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There is a compelling argument that complex tax avoidance strategies were a major factor in the collapse of our over-leveraged and indebted financial system. However, the bottom line is that HMRC annually loses a minimum of £25 billion in tax revenue as a result of the tax avoidance activities of the wealthiest individuals and 700 largest businesses. This places an unfair and intolerable burden on working families, small businesses and pensioners at the best of times, but during a recession, when general taxation is expected to increase to meet the Government’s higher borrowing, that potentially toxic load that could fuel serious civil unrest.

As an accountant myself, I have been studying the special purpose vehicles and other formulae used to channel funds offshore to avoid tax liabilities. We all need to be aware of the damage that such complex instruments wreak on the public purse. We do not let scientists develop chemicals that have a destructive environmental impact, so we should never exempt accountants from the social consequences of their actions, no matter how lucrative their proposals might be in the short term.

The Public and Commercial Services Union’s tax justice campaign, which builds on the work of its members and that of the Tax Justice Network, focuses on the loss of local tax offices and the consequent problems for HMRC when tackling tax avoidance. Given the Chancellor’s Budget announcement just two weeks ago of more resources for HMRC to devote to closing tax loopholes and tackling tax avoidance, it is vital that the programme of so-called efficiency measures does not include the continued closure of local tax offices, as that is akin to tying one hand behind HMRC’s back as it tries to deal with the serried ranks of accountants employed by private sector firms to avoid tax.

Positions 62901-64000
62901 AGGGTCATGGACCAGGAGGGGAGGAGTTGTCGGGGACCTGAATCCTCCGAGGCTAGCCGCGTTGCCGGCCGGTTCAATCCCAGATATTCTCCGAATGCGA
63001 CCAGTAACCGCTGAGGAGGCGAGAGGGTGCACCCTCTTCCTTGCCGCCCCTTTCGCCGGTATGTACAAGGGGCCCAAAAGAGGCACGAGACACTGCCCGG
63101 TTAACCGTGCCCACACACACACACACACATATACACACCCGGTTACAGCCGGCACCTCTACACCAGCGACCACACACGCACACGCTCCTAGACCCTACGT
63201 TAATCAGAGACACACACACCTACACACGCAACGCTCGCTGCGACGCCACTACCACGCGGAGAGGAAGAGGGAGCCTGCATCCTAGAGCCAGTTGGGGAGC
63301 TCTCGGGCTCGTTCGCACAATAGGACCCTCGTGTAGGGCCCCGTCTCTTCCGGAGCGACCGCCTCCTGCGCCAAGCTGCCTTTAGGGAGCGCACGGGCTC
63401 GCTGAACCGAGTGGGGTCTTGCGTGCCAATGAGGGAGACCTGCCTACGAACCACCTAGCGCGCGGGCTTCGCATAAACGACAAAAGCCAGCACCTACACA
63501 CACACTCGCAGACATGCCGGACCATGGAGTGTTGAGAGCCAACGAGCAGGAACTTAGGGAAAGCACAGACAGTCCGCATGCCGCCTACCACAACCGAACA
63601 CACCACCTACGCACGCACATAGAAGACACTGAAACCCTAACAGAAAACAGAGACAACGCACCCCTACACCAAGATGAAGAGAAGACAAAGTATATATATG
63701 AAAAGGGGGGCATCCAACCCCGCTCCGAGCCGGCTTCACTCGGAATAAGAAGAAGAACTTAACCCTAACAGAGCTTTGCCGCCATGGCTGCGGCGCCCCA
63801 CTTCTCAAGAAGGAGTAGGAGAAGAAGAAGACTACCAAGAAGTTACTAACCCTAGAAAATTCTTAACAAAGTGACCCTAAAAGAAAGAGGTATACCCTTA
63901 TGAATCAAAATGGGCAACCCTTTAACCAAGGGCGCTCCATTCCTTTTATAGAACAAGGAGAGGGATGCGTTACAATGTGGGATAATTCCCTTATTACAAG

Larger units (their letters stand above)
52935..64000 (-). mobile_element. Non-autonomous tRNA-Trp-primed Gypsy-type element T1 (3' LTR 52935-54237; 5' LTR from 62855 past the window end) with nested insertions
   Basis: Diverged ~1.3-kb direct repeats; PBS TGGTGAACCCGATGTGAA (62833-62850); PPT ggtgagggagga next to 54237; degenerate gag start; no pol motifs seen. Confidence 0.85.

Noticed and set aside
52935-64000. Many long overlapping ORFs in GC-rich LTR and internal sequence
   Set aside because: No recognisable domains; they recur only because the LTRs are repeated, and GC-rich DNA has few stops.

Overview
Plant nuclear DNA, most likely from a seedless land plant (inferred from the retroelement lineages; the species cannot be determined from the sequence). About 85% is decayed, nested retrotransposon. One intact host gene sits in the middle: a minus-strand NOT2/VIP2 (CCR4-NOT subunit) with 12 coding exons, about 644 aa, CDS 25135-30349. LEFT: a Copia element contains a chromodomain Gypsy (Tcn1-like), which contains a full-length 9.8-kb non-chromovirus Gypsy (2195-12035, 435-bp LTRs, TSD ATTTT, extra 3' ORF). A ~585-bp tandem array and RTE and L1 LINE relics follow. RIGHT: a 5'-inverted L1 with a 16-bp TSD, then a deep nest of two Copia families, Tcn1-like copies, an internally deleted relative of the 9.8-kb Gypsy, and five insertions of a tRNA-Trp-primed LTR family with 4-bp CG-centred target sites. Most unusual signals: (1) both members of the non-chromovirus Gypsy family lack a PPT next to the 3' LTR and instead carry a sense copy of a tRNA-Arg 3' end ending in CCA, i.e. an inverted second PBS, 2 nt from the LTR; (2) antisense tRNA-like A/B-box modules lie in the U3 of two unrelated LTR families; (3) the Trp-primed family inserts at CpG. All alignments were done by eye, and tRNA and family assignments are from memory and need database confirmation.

Mr. Drew: I concur totally with my hon. Friend and pay due tribute to the work of Richard Murphy of the Tax Justice Network. Does my hon. Friend agree that one of the good things that the Government did—this has been heavily criticised since—was to shut down advanced corporation tax? Quite simply, that was a major loophole for larger companies and a scam that could be used to hide many things relating to pension arrangements—not least early retirement problems—and company pension holidays. Is it not about time that the truth came out about advanced corporation tax? There are too many fables about what it was really about.

David Taylor: The criticism of that measure in the 1997 Budget is often misplaced. It has been developed and promoted by Opposition parties and demonstrates quite vividly their financial illiteracy—that is a great pity! I have always believed that although there is a register for tax avoidance schemes, the enforcement of the registration is pathetic. Some organisations fail to register with tax avoidance schemes and accept the relatively small fine incurred as an operational cost. Why do we let people get away with that?

Finally, we need to look beyond limited measures, such as a Tobin tax, on regulating the global flow of capital, and to set independently and enforce international accounting standards and equitable tax information sharing agreements—KPMG is particularly bad in that
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respect. Accountancy might be boring—that dreadful suggestion was made in the “Monty Python” series years ago—and taxation might be seen as a black art, but the devil is in the fiscal detail. We politicians must make a stand against endemic greed and corruption before it infects the values of fairness and equality that bind humanity.